Climate change – heat waves, water shortages, and reduced flexibility – poses huge risks for electric utility infrastructure.
A Multi-Pollutant Strategy
An integrated approach could prove more effective for controlling emissions.
have established caps on CO 2 emissions in 2009 at 2006 emissions levels and in 2013 at 2001 emissions levels. Of the legislation analyzed by EPA in the 2005 Multi-Pollutant Analysis, CAPA was predicted to have the second highest annual benefits and costs with full implementation benefits of $197 billion and costs of $11.6 billion. 11
The only effort assessed that resulted in greater benefits and costs was Senator Jeffords’ CPA, introduced in January 2005. CPA would have reduced power-sector emissions from all four pollutants by implementing caps on each five years out, in 2010 only. The caps would have lowered SO 2 emissions by 76 percent from Title IV levels, NOx by 11 percent beyond Clear Skies, and mercury by 67 percent beyond Clear Skies (with no mercury trading). Additionally, CPA would have implemented a CO 2 cap, reducing CO 2 emissions by 16 percent from 2000 levels. These steep emissions reductions resulted in estimated annual benefits of $258 billion and an estimated annual cost of $62 billion in 2020. 11
EPA Moves on Regulations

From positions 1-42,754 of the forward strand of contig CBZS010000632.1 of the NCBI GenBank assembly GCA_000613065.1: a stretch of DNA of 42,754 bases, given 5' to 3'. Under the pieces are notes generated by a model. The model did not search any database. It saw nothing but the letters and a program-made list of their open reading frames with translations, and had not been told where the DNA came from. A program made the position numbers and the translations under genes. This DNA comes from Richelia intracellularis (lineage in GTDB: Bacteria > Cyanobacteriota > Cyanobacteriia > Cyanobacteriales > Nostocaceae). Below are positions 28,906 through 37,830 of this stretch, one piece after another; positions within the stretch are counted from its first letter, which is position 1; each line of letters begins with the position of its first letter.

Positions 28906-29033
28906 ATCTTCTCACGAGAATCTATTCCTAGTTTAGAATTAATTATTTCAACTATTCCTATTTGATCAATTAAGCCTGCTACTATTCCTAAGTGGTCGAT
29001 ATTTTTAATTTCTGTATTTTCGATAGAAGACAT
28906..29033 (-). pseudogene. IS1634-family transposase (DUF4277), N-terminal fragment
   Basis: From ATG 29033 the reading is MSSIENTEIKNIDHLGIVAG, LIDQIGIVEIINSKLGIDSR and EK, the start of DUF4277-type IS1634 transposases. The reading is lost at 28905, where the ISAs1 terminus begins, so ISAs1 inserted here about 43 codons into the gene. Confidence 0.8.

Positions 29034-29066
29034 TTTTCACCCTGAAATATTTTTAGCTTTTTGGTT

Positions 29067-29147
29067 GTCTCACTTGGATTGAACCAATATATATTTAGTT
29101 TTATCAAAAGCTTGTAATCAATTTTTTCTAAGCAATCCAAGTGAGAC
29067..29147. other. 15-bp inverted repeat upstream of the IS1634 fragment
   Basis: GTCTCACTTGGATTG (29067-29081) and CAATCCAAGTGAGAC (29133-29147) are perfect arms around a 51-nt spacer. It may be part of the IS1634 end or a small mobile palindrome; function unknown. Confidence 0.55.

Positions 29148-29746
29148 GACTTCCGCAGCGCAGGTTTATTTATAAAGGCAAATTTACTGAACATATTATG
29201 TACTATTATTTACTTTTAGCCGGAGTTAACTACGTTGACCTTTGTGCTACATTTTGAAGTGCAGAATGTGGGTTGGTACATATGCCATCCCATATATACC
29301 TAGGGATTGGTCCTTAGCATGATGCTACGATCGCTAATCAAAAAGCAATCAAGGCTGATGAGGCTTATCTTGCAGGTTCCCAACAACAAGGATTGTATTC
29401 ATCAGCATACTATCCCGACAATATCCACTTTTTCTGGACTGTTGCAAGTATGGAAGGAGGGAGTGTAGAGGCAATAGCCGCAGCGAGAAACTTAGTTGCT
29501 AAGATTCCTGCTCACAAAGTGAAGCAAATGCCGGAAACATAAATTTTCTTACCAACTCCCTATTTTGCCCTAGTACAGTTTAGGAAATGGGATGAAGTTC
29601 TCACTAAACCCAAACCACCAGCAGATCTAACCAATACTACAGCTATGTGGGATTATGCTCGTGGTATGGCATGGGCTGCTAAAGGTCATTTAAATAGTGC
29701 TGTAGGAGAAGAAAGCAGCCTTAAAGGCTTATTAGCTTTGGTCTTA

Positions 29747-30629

Starting in 2003, EPA began working to develop three regulations that worked in concert as a multi-pollutant program. EPA’s CAIR/CAMR/CAVR endeavor had many similarities to the Administration’s Clear Skies legislative efforts. The primary differences among CAIR/CAMR/CAVR and Clear Skies were that: CAIR/CAMR/CAVR was regulatory as opposed to legislative; the regulations did not alter the Clean Air Act in any way; and CAIR adopted an eastern domain (28 eastern states and D.C.) to cap emissions of SO 2 and NO x from the power sector, whereas Clear Skies would have implemented a national program. CAIR and CAMR were announced in March 2005 with CAVR following in June. At full implementation, CAIR was predicted to reduce power sector SO 2 and NOx emissions in the east by 73 percent and 61 percent, respectively, from 2003 levels, thereby helping states achieve the PM2.5 and ground-level ozone NAAQS. Meanwhile, CAMR was predicted to reduce power-sector emissions of mercury by nearly 70 percent and CAVR would ensure SO 2 and NOx emission reductions from facilities affecting visibility in Class 1 National Parks. CAMR was notable as the world's first rule to begin to reduce the emissions of mercury from existing coal-fired power plants. As such, it could have influenced other countries to enact controls, providing further benefits to the United States because of the global transport of mercury emissions.
EPA’s assessment of CAIR/ CAMR/CAVR in 2020 predicted annual human health and welfare benefits of $171 billion at an annual cost of $7.5 billion. 11 The marginal cost per ton of SO 2 and NOx reductions, respectively, were projected to be at $860 and $1,600 in 2010 and $1,700 and $2,000 in 2020. 12
Most of these benefits in the near term currently are left on the table as only CAVR remains in effect. With the failure of Clear Skies, various multi-pollutant bills in Congress, and the court’s recent vacatur of CAIR and CAMR, the void of a U.S. multi-pollutant emission reduction program for the power sector remains unfilled.